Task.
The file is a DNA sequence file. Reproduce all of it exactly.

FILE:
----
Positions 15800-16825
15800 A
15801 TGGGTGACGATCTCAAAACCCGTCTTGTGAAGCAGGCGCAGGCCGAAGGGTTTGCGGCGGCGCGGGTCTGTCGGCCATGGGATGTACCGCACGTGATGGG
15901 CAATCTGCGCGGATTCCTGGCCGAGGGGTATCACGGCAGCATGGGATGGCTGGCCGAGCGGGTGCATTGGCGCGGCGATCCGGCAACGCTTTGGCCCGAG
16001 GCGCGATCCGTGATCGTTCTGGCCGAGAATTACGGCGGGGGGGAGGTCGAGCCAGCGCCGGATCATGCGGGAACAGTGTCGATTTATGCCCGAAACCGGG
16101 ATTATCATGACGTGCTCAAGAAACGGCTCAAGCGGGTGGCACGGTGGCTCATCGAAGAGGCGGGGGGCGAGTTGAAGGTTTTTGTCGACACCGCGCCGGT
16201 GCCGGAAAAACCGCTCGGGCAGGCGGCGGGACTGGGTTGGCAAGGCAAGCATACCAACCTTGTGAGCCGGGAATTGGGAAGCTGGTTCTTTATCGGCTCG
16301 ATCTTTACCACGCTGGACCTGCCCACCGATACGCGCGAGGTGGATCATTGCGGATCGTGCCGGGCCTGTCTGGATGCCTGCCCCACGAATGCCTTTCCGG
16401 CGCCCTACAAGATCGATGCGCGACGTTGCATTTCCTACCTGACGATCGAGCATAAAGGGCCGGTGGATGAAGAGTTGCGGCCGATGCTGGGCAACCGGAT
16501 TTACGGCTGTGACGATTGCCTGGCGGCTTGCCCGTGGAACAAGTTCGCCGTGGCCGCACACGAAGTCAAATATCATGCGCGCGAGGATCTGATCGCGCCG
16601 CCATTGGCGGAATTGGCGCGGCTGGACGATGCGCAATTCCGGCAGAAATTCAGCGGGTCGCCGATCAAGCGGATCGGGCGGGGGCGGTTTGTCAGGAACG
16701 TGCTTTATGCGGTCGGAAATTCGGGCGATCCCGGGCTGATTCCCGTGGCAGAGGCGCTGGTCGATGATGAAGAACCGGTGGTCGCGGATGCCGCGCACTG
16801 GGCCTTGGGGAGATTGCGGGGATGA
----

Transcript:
Positions 15800-16825
15800 A
15801 TGGGTGACGATCTCAAAACCCGTCTTGTGAAGCAGGCGCAGGCCGAAGGGTTTGCGGCGGCGCGGGTCTGTCGGCCATGGGATGTACCGCACGTGATGGG
15901 CAATCTGCGCGGATTCCTGGCCGAGGGGTATCACGGCAGCATGGGATGGCTGGCCGAGCGGGTGCATTGGCGCGGCGATCCGGCAACGCTTTGGCCCGAG
16001 GCGCGATCCGTGATCGTTCTGGCCGAGAATTACGGCGGGGGGGAGGTCGAGCCAGCGCCGGATCATGCGGGAACAGTGTCGATTTATGCCCGAAACCGGG
16101 ATTATCATGACGTGCTCAAGAAACGGCTCAAGCGGGTGGCACGGTGGCTCATCGAAGAGGCGGGGGGCGAGTTGAAGGTTTTTGTCGACACCGCGCCGGT
16201 GCCGGAAAAACCGCTCGGGCAGGCGGCGGGACTGGGTTGGCAAGGCAAGCATACCAACCTTGTGAGCCGGGAATTGGGAAGCTGGTTCTTTATCGGCTCG
16301 ATCTTTACCACGCTGGACCTGCCCACCGATACGCGCGAGGTGGATCATTGCGGATCGTGCCGGGCCTGTCTGGATGCCTGCCCCACGAATGCCTTTCCGG
16401 CGCCCTACAAGATCGATGCGCGACGTTGCATTTCCTACCTGACGATCGAGCATAAAGGGCCGGTGGATGAAGAGTTGCGGCCGATGCTGGGCAACCGGAT
16501 TTACGGCTGTGACGATTGCCTGGCGGCTTGCCCGTGGAACAAGTTCGCCGTGGCCGCACACGAAGTCAAATATCATGCGCGCGAGGATCTGATCGCGCCG
16601 CCATTGGCGGAATTGGCGCGGCTGGACGATGCGCAATTCCGGCAGAAATTCAGCGGGTCGCCGATCAAGCGGATCGGGCGGGGGCGGTTTGTCAGGAACG
16701 TGCTTTATGCGGTCGGAAATTCGGGCGATCCCGGGCTGATTCCCGTGGCAGAGGCGCTGGTCGATGATGAAGAACCGGTGGTCGCGGATGCCGCGCACTG
16801 GGCCTTGGGGAGATTGCGGGGATGA